Objectives for this Tutorial
Understanding how to manipulate images within any game engine certainly falls high on any developer's list of priorities. I’m going to be focusing on several aspects of image related processes using the Defold Game Engine:
- An overview of the Defold Building Blocks (Collections, Game Objects and Game Components);
- Adding images to a Defold project, and use of the Atlas feature;
- Creating a Defold collection, adding Game Objects;
- Implementing Sprite Flipbooks as a means for animating sprite behaviour;
- Moving a Game Object within the game window; and
- Building a Game Object animation – focused on GO properties (e.g., the Alpha Property)
Collections of Game Objects
Defold implements a hierarchical structure for all game objects within a project — providing an object orientation which reduces dependencies between Game Objects, Code Modules or Components. Basically, this structure reduces tight coupling and therefore improves overall program quality (and substantively reduces many common sources of bugs within the game). Details of this approach are provided within the Defold online documentation under Building Blocks. For this tutorial, we are going to create a couple in-place instances of a game object, which will consist of both a sprite and a source code component. These game objects will be placed within a collection.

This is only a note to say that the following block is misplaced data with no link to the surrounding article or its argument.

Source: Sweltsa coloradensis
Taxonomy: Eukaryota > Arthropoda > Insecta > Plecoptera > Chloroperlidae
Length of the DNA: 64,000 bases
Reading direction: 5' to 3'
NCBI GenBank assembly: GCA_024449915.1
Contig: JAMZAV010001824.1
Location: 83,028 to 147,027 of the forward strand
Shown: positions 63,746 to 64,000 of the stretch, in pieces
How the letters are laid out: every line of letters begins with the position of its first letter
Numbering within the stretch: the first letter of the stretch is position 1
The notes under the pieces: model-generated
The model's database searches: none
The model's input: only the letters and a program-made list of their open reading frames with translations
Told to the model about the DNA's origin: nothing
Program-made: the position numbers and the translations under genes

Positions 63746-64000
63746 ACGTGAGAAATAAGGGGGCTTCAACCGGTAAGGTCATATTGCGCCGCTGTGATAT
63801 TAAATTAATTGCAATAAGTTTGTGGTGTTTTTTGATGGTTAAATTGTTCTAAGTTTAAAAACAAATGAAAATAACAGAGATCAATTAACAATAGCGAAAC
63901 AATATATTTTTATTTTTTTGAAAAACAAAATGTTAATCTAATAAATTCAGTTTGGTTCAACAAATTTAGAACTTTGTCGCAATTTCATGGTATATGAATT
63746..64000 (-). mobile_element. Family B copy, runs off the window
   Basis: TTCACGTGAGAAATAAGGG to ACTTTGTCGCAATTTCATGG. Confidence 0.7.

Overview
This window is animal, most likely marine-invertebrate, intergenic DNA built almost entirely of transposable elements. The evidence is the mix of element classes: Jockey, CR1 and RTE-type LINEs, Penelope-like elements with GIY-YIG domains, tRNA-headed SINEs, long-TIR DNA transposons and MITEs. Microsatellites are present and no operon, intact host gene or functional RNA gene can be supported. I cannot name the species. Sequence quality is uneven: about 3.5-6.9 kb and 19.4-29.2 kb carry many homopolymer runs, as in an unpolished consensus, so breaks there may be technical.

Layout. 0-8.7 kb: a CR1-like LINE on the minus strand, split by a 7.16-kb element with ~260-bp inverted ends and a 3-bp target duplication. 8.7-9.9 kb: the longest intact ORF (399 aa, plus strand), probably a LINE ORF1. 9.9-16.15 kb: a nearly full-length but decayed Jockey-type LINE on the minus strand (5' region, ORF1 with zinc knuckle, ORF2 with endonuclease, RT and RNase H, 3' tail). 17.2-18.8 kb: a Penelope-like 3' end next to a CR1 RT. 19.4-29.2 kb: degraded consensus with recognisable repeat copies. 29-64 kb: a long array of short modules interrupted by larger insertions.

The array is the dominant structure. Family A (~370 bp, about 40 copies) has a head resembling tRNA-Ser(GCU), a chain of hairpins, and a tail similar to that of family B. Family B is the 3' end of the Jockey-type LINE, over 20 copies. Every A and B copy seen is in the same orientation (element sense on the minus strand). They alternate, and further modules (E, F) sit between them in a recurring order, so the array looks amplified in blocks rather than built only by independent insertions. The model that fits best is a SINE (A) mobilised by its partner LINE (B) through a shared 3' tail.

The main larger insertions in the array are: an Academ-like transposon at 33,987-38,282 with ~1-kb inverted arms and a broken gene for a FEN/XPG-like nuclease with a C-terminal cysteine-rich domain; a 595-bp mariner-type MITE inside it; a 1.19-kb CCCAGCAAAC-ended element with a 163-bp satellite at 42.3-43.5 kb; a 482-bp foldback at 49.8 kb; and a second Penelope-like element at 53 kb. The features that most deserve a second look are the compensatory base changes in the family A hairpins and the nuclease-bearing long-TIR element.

Game Objects (GO) are the fundamental element for building games. A Game Object is essentially a container for the characteristics of an entity within your game. For example, a Game Object can contain a sprite, a Lua Script File, and/or a Sound File. The following diagram pulled from Defold’s Documentation illustrates the relationship between Collection, Game Object and Components within a Defold Project.
For this tutorial, our next step will be to add to our project all the components needed to create a simple Defold application highlighting Game Object movement. The first step is to add some images to the project.
Download and Add Images to a Project
Adding images and creating an Atlas file is a very simple process. You can import the selected images by dragging and dropping them from a folder on your PC/Mac onto a folder (e.g., ‘images’) within the Defold Project on the Editor’s Project Explorer.
Images for this tutorial are provided within a zipfile which you can download by clicking the following button.
Once images have been added to the project, you can create a new Atlas file as highlighted within the following illustration. The use of this Atlas feature essentially combines all selected images into a single file as a means for saving space and improving overall game performance.